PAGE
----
Thank you for your time and consideration.

 

Sincerely,

 

 

________


“You may encounter many defeats, but you must not be defeated.

In fact, it may be necessary to encounter the defeats, so you can know who you are, what you can rise from, how you can still come out of it.” 

―Maya Angelou

 

The query for my current WIP can be found here.

 

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#17 MICRONESIA

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Posted 19 January 2018 - 02:32 PM

Ophelia Gallaway has her grandmother’s eyes—and her memories. Nice.

 

It's the summer of 1910. Since birth, fifteen-year-old Ophelia has been haunted by pasts that aren’t her own. They come in the form of visions, sudden fits that have made a strange girl even stranger. Here would be a good place to describe the visions. She spends her days wandering about Burgess, her family’s secluded estate, with visions Maybe try for a different word, since you've already used "visions." Ghosts? haunting her every step.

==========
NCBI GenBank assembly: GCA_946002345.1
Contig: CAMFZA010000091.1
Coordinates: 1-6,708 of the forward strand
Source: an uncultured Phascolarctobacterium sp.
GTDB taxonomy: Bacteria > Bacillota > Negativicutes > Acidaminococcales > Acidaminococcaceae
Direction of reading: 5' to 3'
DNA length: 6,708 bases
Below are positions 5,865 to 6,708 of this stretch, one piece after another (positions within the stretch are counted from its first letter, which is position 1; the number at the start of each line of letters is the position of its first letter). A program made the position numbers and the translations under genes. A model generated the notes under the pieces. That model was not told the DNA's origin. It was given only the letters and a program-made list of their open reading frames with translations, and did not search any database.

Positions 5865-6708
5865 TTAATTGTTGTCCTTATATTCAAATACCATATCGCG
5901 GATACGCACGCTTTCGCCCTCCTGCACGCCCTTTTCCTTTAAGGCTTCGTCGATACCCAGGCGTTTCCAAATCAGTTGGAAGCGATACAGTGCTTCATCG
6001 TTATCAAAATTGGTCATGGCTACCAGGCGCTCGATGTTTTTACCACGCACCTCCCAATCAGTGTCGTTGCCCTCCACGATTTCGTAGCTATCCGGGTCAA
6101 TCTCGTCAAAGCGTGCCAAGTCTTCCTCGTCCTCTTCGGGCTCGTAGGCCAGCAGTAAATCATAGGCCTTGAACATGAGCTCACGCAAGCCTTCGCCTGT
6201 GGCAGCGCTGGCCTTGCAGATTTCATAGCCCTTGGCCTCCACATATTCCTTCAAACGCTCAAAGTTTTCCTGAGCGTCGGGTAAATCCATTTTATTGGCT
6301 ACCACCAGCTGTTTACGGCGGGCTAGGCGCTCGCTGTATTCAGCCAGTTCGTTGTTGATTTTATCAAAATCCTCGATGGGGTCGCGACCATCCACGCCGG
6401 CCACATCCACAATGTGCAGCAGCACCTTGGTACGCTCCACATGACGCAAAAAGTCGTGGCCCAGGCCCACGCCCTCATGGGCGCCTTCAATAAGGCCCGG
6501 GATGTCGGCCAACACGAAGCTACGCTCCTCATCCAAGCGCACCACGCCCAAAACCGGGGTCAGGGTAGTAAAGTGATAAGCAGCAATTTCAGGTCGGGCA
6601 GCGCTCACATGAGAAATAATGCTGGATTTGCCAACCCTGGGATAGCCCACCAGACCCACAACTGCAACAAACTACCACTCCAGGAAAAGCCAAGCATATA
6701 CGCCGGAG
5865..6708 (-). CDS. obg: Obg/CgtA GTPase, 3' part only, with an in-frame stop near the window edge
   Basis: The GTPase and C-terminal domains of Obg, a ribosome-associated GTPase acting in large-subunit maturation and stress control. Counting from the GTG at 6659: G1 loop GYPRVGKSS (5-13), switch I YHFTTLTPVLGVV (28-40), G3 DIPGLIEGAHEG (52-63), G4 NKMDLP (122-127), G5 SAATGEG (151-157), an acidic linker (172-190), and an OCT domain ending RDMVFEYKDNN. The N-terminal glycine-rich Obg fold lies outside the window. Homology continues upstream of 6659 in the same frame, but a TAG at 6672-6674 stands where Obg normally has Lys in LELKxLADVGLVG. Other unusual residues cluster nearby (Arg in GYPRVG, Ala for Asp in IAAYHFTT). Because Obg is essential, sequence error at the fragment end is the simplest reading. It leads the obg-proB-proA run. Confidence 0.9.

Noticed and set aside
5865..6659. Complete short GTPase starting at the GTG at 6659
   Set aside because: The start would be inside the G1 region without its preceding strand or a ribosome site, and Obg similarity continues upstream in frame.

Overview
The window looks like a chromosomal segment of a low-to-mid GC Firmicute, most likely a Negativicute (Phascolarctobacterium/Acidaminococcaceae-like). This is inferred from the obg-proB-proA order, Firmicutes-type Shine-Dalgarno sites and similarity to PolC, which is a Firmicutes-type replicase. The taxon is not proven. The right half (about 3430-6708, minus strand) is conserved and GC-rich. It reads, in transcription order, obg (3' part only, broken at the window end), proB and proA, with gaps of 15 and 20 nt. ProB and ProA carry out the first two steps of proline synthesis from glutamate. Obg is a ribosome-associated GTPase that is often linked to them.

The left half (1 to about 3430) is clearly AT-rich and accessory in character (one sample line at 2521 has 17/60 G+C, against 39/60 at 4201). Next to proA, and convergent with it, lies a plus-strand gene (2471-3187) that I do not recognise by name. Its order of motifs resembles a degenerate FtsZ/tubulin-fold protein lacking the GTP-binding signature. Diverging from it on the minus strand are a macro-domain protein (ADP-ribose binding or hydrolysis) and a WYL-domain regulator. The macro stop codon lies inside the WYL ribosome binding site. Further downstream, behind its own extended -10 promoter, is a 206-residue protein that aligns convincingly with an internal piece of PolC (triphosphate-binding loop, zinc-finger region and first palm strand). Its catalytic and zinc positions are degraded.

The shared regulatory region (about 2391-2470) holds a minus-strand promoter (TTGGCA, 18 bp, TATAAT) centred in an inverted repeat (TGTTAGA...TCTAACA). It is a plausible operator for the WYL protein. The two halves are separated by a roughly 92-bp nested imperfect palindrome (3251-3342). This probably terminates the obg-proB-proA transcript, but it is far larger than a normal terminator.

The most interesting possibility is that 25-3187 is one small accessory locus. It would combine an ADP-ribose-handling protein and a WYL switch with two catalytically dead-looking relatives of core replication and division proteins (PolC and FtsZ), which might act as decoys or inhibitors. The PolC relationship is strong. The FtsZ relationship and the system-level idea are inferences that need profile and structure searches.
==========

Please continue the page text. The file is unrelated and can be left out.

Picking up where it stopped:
But she’s hardly to blame for her family’s isolation; for years, her bloodline has run dark with rumors and ridicule. In a vain attempt to raise her family from society’s contempt, Mrs. Gallaway offers a courtship "Offers a courtship" rings weirdly. between Ophelia and a brash boy named Silas Foster. Though an odd match with little hope, Ophelia is determined to prove herself to her mother—and bring love back to a loveless woman— I'm unclear on how Ophelia dating this dude brings love back to her mom. She's just trying to warm her mother's heart? Isn't there an easier way than dating some dude she doesn't like? even if it means being courted by a stranger. 

 

But soon, a long-buried history comes surging back through unearthed letters, clandestine conversations, and a series of ominous visions. And these mysteries are made all the more baffling by a confessed secret—Ophelia’s grandparents committed suicide. I thought she saw her grandmother's memories. Why does she need letters and conversations?